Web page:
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# Re: SQL Fun Challenge #2

From: Brian Peasland <dba_at_remove_spam.peasland.com>
Date: Thu, 4 Mar 2004 01:16:33 GMT
Message-ID: <40468371.FA8F2E72@remove_spam.peasland.com>

Daniel Morgan wrote:
>
> Two mathematicians (Boris and Vladimir) met accidently for the first
> time in 20 years.
>
> They greet each other and begin catching up on their respective lives.
>
> "Do you have any children?" "Yes" replies Vladimir, "I have three." "How
> old are they?", asks Boris.
>
> "The product of their ages is 36 and the sum of their ages is equal to
> the number of windows on that building across the street." Boris looks
> at the building, counts the windows then says "Vladi, that still doesn't
> tell me the ages." "Ah, says Vladi, then I must tell you that the eldest
> has red hair." "Oh", says Boris, "now I know their ages." What are the
> ages of Boris' children?
>
> Create a table, load it with data, and write a single SQL statement to
> produce the data set required to deduce the answer ... then deduce away!
>
> --
> Daniel Morgan
> http://www.outreach.washington.edu/ext/certificates/aoa/aoa_crs.asp
> damorgan_at_x.washington.edu
> (replace 'x' with a 'u' to reply)

Old puzzle.....

The only three numbers that multiply to 36 are the following:

1x1x36, 1x2x18, 1x3x12, 1x4x9, 1x6x6, 2x2x9, 2x3x6 and 3x3x4

The second clue is mostly a red herring. The above numbers all have different sums. If you knew the number of windows in the building, then the answer would be obvious (for the most part).

```1+1+36 = 38
1+2+18 = 21
1+3+12 = 16
1+4+9 = 14
1+6+6 = 13
2+2+9 = 13
2+3+6 = 11
3+3+4 = 10

```

If the number of windows were 38,21,16,14,11, or 10, then you wouldn't need the final clue. Since you need the final clue, that means you need to be able to tell between two identical answers. Therefore the number of windows is 13.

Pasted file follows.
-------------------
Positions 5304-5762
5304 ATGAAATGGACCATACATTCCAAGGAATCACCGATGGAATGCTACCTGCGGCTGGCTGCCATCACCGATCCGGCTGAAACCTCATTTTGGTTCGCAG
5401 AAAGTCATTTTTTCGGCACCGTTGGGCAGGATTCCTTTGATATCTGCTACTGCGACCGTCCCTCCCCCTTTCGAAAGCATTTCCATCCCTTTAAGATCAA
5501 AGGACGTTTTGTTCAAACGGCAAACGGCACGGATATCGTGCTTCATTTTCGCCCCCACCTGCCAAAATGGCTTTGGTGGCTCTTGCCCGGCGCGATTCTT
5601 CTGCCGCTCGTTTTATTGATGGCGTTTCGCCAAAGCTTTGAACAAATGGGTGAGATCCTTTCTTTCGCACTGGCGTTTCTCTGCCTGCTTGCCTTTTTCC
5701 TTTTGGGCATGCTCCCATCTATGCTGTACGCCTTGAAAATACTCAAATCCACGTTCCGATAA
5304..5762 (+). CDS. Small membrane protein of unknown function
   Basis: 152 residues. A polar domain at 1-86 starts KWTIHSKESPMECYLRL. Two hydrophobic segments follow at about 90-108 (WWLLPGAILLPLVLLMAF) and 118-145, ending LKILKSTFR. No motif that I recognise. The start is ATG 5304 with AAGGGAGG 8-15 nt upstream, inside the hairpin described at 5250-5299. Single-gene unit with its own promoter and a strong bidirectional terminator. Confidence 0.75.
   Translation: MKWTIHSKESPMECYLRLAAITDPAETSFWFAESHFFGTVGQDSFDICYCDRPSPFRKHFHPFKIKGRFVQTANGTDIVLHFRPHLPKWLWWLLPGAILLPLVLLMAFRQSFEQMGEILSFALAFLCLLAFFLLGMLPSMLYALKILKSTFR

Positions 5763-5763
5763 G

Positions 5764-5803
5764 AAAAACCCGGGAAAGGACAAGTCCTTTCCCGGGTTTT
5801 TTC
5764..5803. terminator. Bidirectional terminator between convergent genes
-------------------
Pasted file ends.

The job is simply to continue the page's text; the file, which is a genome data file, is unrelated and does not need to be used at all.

Variations of this puzzle would have one boy and two girls (or vice versa. In that case, the final clue mentions the "oldest boy" (or oldest girl). Out of (1,6,6) and (2,2,9), you know that there are twins. There is only one combination that has a true "oldest", that being (2,2,9). The other combination has two "oldest" kids, unless you really want to get nitpicky and say one twin was born before the other...but I digress.

So a SQL solution might look as follows:

CREATE TABLE kids (

age1 NUMBER,
age2 NUMBER,
age3 NUMBER);

```INSERT INTO kids VALUES (1,1,36);
INSERT INTO kids VALUES (1,2,18);
INSERT INTO kids VALUES (1,3,12);
INSERT INTO kids VALUES (1,4,9);
INSERT INTO kids VALUES (1,6,6);
INSERT INTO kids VALUES (2,2,9);
INSERT INTO kids VALUES (2,3,6);
INSERT INTO kids VALUES (3,3,4);

```

SELECT age1,age2,age3,age1+age2+age3 AS total FROM ( SELECT age1+age2+age3 AS total,count(*)

```       FROM kids
GROUP BY age1+age2+age3
HAVING count(*) > 1) x,
kids k
```

WHERE k.age1+k.age2+k.age3 = x.total
AND k.age3 > k.age2;

I'm sure it could be cleaned up...

Cheers,
Brian Received on Wed Mar 03 2004 - 19:16:33 CST

Original text of this message

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